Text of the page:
Entries in Car Dealers (3)


Employee Scams Car Dealership Out of $10M, Spends Cash on Luxuries

Adam Gault/Thinkstock(PITTSBURGH) -- Patricia Smith, the former controller of an auto dealership in Pennsylvania, is headed to jail after embezzling $10 million from her former boss in a stunning case of a trusted employee looting the business then squandering the cash on luxuries.

Smith, who worked at Baierl Acura located in Wexford, Pa., an upper-middle class suburb of Pittsburgh, was convicted of systematically stealing for seven years -- some $4,000 a day on average -- for private jet travel, special trips to the theatre, fancy clothes and other goods, according to the court.

Smith spared no expense for herself or her family on the company's dime, according to reports from court.  The jet charters alone totaled $1.8 million for the bookkeeper, who officially made about $50,000 a year from the dealership.

According to Shannon Pierre, of ABC News' Pittsburgh affiliate WTAE, who reported on the story from court, Smith's reason for her crime spree was that she felt like a "horrible daughter, wife, mother and friend" and the gifts were a way to "earn their love" because she wanted to see "what happiness looks like."

An attorney for Smith did not return ABC News' request for comment.  News reports indicated that Smith told her family and friends she got rich investing in airline stock.

Now, the 58-year-old woman must serve 78 months in prison, three years of probation, and pay a restitution of $10,349,569.14 for the fortune she obtained by making more than 800 money transfers from Baierl Acura's coffers to her personal accounts.

"We're glad that justice has been served and this matter is now behind us.  Despite the amount of funds taken over time, there were no adverse impacts to our daily operations.  Our business is doing well and we have adopted stronger measures to prevent such a crime from ever occurring again," Lee Baierl, CEO of Baierl Automotives said in a statement to ABC News.

Smith was able to electronically transfer funds from the company's online account to her own personal account and use the funds to buy four homes, 10 vehicles, Louis Vuitton luggage, jewelry and $30,000 in pre-paid travel funds, among other purchases, court records show.

She will begin serving her sentence in July.

Copyright 2012 ABC News Radio


Three Common Car Dealer Tactics Hitting Consumers Hard

Comstock/Thinkstock(NEW YORK) -- A car often can be one of the biggest purchases a person will ever make, and consumer groups say buyers are easily taken advantage of by unscrupulous car dealers.  That's why they are pushing for more regulations, and the Federal Trade Commission is hosting an all-day meeting on the topic on Thursday.

A car dealer's tactics can start the moment a driver pulls up at the dealership, according to Ray Lopez, who was a car salesman for 35 years.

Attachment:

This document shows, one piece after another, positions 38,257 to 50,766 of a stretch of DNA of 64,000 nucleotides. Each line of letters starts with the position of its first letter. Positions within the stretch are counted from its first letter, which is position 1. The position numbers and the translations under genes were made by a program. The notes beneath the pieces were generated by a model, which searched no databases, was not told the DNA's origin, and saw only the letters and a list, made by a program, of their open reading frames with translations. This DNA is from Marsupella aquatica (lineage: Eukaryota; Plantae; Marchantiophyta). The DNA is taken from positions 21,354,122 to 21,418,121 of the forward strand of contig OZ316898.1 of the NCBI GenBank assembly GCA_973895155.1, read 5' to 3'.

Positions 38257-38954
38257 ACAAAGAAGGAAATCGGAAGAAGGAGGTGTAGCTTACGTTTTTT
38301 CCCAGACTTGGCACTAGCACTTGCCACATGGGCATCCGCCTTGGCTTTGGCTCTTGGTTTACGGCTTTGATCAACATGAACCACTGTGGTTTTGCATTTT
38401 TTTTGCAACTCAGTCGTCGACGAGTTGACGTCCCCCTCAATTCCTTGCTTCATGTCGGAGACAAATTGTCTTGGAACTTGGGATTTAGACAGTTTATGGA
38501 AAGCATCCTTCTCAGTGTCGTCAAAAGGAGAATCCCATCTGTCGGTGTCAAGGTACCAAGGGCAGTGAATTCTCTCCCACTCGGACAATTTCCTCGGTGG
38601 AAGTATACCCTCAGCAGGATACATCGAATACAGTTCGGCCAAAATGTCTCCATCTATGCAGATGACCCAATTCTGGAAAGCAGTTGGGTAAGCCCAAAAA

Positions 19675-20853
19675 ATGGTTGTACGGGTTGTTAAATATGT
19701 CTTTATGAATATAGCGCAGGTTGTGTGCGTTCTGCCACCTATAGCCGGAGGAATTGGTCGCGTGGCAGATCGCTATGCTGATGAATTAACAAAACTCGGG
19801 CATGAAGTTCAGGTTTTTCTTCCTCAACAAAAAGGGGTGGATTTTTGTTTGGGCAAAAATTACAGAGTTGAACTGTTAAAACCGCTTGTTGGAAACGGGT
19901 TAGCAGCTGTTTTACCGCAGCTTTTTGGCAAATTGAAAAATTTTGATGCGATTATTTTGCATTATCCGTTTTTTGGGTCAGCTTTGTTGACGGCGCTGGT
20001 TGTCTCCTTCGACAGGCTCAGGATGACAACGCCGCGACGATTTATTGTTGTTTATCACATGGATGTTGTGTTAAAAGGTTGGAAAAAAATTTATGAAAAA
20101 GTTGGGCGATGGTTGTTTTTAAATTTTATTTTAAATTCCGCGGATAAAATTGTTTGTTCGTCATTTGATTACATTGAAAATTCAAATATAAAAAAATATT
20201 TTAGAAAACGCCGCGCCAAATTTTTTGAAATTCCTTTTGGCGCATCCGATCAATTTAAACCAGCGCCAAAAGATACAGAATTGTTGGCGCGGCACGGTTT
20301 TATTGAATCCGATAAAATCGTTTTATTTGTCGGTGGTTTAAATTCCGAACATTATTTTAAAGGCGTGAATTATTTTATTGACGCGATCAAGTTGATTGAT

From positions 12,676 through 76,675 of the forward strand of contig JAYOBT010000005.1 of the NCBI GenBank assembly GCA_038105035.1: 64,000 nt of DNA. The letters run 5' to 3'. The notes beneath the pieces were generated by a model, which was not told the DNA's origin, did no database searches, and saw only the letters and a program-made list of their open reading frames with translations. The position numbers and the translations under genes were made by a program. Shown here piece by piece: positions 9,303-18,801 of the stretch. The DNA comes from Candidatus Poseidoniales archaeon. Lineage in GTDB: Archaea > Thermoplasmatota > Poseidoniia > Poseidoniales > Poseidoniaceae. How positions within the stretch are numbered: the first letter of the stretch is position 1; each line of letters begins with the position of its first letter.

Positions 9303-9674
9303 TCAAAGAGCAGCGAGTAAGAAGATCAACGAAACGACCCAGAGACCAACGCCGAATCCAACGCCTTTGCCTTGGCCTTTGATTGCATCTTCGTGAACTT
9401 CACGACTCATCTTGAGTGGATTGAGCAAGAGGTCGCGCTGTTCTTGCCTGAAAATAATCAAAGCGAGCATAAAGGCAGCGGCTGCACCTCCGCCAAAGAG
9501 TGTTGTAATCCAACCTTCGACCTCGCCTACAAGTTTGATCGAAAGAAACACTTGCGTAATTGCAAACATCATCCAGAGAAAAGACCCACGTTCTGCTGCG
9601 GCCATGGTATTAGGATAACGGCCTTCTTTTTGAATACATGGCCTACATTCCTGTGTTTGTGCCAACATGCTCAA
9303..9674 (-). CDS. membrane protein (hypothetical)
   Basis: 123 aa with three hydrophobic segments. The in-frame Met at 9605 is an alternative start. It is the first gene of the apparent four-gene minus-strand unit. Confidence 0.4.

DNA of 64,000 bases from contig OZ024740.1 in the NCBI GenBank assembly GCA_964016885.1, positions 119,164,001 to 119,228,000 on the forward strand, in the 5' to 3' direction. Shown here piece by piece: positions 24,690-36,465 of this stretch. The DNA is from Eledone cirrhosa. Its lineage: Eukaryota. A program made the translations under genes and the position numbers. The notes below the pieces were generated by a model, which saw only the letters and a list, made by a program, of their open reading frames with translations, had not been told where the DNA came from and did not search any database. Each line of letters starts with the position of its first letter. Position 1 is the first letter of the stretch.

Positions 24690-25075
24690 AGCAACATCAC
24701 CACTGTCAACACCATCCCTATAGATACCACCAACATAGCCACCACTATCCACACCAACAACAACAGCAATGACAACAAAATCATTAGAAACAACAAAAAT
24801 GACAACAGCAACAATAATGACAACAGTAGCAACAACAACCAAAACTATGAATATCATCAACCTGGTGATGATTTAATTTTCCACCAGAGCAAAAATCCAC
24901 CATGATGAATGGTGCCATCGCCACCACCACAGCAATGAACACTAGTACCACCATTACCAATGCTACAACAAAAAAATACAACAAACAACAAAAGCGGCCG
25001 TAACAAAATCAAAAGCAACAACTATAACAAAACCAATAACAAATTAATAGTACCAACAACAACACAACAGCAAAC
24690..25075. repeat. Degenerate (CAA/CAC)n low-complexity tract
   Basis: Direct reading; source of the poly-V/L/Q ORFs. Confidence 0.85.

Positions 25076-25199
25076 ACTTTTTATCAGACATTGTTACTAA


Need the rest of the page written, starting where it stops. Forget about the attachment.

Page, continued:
"It's all a matter of the psychological games that we play," he said.

One of the biggest games is "yo-yo financing," which occurs when a dealer is so eager to close the sale that he sends a buyer home with the car before the financing is secured.

"The person's already been driving the car, has already fallen in love with the car," Lopez told ABC News.  "But when the financing falls through, the dealer calls back with bad news: Pay more money or return the car."

"It's outrageous and shouldn't be done," said Jack Fitzgerald, a long-time auto dealer.  He told ABC News that buyers should never leave with a car unless the deal is final.

"Don't take delivery of a car if you don't have a signed contract," said Fitzgerald.

Another one of the car dealer tactics is what critics call a hidden markup.  That's when a dealer jacks up the interest rate on a car loan, without telling the buyer they have raised the rate quoted by the lender.  It's perfectly legal, and dealers argue that markup covers their costs related to security and servicing the loan.

But the Center for Responsible Lending says interest-rate markups cost consumers nearly 26 billion dollars a year in "unneeded, excessive charges."

Consumers are advised to shop around for a loan -- they may be able to get a better deal from a bank or credit union.

Another trick car salesman use is selling expensive add-ons such as line paint sealant or fabric protection.

"All new cars come from the factory with paint sealant and fabric protection," Lopez said.  "So, if you hear that, walk away."

Copyright 2011 ABC News Radio


Ford to Boost U.S. Production, Cut Luxury Dealers

Photo Courtesy - Getty Images(SAN FRANCISCO) -- Ford Motor Co. has announced it will expand U.S. production by 13 percent this quarter amid increasing demand from car dealers.

The carmaker made the announcement Sunday before a group of more than 500 Ford dealers at the National Automobile Dealers Association convention.

The expansion, which comes on the heels of Ford's largest increase in January retail sales in a decade, could also lead to additional shifts at several plants to keep up with the boost.

At a promising time for some Ford dealers, however, others could see their doors closed as the company looks to cut back on its luxury brands by closing an additional 100 Lincoln dealers.

Copyright 2011 ABC News Radio

ABC News Radio